If you’ve ever used a cream or product containing a wax such as beeswax, you will have noticed its rich skin feel and how it left a feeling of ‘product’ on the skin. This is an occlusive and it created a barrier on your skin.
Occlusives aren’t a mandatory part of any skincare routine but in winter they are nice to include to really help your skin retain its moisture and hydration, and prevent moisture loss to the cold, dry air.
Now that we’ve learnt what the three classes of moisturises are, what are the best natural products for winter skin?
Here is a list of our favourites!
Honey, vegetable glycerine and hyaluronic acid. We’ve already chatted a bit about hyaluronic acid and we strongly recommend it.
We also love hydrating products like hydrosols (there are lots of flavours to choose from too!) which are a staple in our skincare routines and a must in winter.
Tip: add some hyaluronic acid to your hydrosol bottle to get the benefits of both in one spritz.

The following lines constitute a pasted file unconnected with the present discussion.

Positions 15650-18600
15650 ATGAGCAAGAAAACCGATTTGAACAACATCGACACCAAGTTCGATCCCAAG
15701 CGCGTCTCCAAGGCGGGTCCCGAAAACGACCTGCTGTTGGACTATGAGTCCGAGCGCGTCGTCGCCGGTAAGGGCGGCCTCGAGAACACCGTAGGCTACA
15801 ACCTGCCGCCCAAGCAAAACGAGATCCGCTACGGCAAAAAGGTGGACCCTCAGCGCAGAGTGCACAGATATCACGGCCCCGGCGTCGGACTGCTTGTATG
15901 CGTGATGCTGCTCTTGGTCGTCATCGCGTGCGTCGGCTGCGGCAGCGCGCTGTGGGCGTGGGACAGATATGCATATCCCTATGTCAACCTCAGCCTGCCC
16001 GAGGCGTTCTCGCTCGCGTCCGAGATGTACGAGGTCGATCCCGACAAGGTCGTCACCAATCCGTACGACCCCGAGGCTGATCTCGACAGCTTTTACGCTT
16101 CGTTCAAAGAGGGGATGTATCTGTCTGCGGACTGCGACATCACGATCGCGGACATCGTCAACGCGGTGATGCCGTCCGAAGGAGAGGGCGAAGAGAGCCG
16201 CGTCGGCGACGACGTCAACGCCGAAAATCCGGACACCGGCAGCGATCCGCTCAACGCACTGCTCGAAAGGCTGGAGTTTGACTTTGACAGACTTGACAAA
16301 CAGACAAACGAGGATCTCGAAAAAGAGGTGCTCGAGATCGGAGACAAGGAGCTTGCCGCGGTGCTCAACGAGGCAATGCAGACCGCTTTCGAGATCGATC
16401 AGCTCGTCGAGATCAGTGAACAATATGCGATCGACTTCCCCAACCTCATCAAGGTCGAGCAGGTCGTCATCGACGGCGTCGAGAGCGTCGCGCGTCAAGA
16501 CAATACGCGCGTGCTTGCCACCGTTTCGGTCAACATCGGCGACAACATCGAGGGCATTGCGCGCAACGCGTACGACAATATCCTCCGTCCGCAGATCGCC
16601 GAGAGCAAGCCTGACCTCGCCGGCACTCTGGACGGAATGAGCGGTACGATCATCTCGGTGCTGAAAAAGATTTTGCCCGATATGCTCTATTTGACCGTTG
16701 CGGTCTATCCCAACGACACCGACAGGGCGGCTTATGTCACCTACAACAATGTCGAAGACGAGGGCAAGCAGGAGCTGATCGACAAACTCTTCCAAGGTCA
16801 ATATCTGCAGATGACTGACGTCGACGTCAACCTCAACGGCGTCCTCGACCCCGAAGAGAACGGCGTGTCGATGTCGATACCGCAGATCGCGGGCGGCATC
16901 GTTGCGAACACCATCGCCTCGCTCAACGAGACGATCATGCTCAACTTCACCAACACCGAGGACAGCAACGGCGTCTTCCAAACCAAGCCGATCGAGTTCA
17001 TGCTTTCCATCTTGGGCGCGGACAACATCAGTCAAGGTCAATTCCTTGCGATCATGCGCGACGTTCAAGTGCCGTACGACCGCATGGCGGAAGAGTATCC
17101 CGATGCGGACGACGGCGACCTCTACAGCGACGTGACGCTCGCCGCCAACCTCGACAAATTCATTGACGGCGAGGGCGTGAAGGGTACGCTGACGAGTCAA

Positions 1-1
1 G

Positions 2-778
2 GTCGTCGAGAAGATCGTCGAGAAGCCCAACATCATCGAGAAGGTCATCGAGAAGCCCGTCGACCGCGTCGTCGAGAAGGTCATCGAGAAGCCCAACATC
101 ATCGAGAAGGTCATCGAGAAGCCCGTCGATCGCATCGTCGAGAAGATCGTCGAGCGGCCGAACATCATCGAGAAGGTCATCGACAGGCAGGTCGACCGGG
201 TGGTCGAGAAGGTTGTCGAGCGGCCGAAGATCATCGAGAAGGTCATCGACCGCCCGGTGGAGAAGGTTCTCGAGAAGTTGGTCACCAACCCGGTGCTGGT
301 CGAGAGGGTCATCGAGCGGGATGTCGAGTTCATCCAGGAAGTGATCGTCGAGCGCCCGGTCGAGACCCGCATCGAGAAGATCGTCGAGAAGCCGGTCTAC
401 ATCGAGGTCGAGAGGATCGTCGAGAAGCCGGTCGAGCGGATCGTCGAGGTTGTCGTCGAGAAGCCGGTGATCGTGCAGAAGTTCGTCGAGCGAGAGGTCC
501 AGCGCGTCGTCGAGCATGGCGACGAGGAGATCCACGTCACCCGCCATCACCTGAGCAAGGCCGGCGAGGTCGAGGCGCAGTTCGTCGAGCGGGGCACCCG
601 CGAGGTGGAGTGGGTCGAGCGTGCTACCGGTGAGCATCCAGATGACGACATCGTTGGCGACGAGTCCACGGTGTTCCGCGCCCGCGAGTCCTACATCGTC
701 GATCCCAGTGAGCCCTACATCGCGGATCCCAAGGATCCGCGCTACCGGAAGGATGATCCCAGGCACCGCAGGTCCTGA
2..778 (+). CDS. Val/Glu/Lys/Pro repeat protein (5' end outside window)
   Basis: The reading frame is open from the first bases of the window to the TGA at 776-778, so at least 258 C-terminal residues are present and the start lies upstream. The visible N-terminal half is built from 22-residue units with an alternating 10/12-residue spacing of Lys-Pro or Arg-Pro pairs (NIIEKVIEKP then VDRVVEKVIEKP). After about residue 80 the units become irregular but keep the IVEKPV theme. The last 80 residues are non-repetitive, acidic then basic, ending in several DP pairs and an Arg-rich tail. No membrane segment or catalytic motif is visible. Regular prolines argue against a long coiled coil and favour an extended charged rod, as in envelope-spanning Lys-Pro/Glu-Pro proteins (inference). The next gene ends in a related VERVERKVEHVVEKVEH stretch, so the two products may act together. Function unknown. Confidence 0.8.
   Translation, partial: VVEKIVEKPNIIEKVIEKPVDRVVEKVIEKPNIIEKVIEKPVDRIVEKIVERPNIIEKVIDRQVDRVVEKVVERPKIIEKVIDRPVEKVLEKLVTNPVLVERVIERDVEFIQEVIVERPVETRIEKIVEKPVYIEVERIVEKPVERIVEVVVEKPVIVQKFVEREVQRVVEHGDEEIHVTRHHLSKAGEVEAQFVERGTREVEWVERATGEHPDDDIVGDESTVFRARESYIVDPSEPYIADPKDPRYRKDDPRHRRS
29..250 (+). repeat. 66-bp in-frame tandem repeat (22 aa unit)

Butters such as shea butter, avocado butter and cocoa butter are amazing. They can be applied as is on the skin or you can blend them with other oils or in a cream. These butters are all packed full of beneficial properties and make fantastic additions to your winter skincare routine.
Our favourite skin oils are jojoba, pomegranate, argan, coffee oil and squalane but the list could go on. These oils are rich in vitamins, polyphenols, antioxidants and phytosterols, just the extra nourishment our skins need in winter.
These can all be used on their own directly on skin, blended together to make a skin oil blend, or incorporated into formulas.
We love beeswax, and for a vegan option, candelilla wax. Waxes are not used on their own but are incorporated into creams in small amounts. Another occlusive option is avocado oil which is a very rich oil.
Give your skin some extra love and banish the dryness this winter with natural plant-based moisturisers.